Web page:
The Indian monsoon is influenced by anomalies in the Niño 3.4 region.
“El Niño (La Niña) is a phenomenon in the equatorial Pacific Ocean characterized by a five consecutive 3-month running mean of sea surface temperature (SST) anomalies in the Niño 3.4 region that is above (below) the threshold of +0.5°C (-0.5°C).”
In the last 2 weeks the Niño 3.4 region has seen the SST anomaly drop from 1.1°C on April 25 to 0.6°C now. So it does look like that the current El Niño is dissipating and will very soon reach neutral conditions. That comes just in time for this year’s Indian monsoon (official season from 1st June to 30th September).
Both the government Indian Meteorological Department (IMD) and the private Skymet forecast an above average monsoon (about 10% above “normal”). However the IMD forecasts that the onset of the monsoon over the south-west coast will be delayed by about a week (June 6th -8th) but Skymet suggests that it will be on time and maybe even a day or two early (28th -30th May).
The Skymet prediction seems a little more credible to me. Right now a depression in the Bay of Bengal is bringing very heavy rain to the south-east tip of the peninsula and augurs well for the establishment of the monsoon. The formal “onset of the monsoon” is itself a complex matter. Technically the onset is declared when:
at least 60% of the 14 weather stations across Kerala and coastal Karnataka should record 2.5 mm rainfall or more for two consecutive days. ….. Simultaneously, the depth of the westerly winds should be up to 600 hPa (or 12000 ft high), from the equator to 10°N Latitude, and between Longitude 55°E and 80°E. The zonal wind speed over the area bounded by Latitude 5-10°N and Longitude 70-80°E should be around 25 to 35 kmph in the lower levels. The OLR value should also be less than 200 Wm-2 in the box confined by Latitude 5-10°N and Longitude 70-75°E.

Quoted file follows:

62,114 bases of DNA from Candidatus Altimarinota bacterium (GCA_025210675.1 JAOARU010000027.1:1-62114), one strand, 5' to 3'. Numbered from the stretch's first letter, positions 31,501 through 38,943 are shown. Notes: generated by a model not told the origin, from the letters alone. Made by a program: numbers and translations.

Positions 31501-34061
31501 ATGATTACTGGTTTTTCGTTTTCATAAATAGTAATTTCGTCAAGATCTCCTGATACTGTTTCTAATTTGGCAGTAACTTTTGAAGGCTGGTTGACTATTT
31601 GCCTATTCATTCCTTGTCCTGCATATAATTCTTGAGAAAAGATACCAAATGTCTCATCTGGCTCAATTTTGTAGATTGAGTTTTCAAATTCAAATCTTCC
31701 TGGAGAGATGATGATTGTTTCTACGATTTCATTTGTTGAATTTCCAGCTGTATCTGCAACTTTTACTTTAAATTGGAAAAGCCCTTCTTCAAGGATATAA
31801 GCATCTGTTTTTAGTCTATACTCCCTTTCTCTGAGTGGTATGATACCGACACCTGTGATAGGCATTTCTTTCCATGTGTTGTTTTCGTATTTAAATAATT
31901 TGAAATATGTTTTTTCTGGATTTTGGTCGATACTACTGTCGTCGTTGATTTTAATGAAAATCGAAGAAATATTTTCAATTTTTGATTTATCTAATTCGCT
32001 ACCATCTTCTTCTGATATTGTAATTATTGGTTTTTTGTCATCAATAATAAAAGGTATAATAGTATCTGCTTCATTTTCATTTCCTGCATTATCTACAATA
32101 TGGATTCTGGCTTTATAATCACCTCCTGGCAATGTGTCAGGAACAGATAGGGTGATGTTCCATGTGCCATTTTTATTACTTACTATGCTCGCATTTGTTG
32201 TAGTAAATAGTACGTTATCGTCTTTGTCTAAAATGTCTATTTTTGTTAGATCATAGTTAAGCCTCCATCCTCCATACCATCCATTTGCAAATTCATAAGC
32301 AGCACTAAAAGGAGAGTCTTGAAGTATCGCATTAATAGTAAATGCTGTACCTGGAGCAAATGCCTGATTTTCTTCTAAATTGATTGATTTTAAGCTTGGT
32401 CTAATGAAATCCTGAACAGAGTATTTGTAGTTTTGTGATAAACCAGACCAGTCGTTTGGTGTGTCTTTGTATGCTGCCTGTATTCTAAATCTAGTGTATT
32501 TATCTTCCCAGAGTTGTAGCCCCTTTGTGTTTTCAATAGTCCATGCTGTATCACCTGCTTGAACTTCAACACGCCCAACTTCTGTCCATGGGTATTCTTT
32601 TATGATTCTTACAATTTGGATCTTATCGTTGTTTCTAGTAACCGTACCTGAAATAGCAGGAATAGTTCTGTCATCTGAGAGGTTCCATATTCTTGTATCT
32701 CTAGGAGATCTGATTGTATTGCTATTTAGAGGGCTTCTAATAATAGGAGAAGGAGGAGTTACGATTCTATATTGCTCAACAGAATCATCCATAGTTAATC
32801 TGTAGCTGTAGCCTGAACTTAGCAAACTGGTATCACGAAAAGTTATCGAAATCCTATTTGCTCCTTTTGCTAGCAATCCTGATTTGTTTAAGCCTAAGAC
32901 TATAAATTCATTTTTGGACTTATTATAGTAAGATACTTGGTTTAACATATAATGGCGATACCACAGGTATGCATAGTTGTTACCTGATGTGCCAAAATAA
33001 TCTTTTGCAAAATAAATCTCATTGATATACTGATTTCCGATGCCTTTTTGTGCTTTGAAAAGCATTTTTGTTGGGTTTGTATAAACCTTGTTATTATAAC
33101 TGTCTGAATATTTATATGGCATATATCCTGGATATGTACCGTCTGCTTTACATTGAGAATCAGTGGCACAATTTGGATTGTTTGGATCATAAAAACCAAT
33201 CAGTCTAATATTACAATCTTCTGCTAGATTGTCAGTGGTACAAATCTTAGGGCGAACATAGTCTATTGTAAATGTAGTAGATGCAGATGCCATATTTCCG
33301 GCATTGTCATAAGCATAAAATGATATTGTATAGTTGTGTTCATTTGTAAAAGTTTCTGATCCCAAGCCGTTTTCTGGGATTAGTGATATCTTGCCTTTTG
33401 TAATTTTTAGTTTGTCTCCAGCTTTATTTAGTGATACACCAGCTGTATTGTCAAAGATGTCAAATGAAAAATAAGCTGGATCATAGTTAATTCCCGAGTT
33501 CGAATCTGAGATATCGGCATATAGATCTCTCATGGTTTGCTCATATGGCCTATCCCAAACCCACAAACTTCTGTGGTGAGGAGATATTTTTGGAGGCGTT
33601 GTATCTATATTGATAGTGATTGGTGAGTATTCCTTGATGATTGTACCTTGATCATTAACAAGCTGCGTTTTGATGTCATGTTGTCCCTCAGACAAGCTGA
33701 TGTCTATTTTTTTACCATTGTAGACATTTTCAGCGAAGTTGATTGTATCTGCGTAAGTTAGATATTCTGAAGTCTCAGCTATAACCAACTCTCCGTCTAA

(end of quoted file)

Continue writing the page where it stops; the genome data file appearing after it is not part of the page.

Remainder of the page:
While Skymet predicts monsoon conditions being established by end-May, IMD sees that about a week later. Possibly IMD have a smaller initial peak than Skymet.
Skymet’s Jatin Singh writes:
Skymet Weather believes that Monsoon will lash Kerala by the predicted dates between May 28 and 30. …..
…. There are high chances that the onset of Southwest Monsoon in mainland of India will coincide with El Niño reaching the threshold neutral stage. The in-built complex characteristics of Southwest Monsoon are also influenced by external oceanic-atmospheric phenomena like Indian Ocean Dipole (IOD) and Madden-Julian Oscillation (MJO). IOD will remain neutral for now and MJO will also traverse through the favorable zones of eastern Indian Ocean. Therefore, I think that the onset of Monsoon will not be hampered by El Niño, IOD or MJO.
Farmers, the government and industry are all looking for a good monsoon to kick-start the Indian economy into a steady period of growth. A “good monsoon” adds – directly and indirectly – about 2 percentage points to GDP. In the present climate where, in spite of the boost from lower oil prices, the Indian economy is dithering about taking off, a “monsoon factor” could be what is needed to secure the upward trajectory.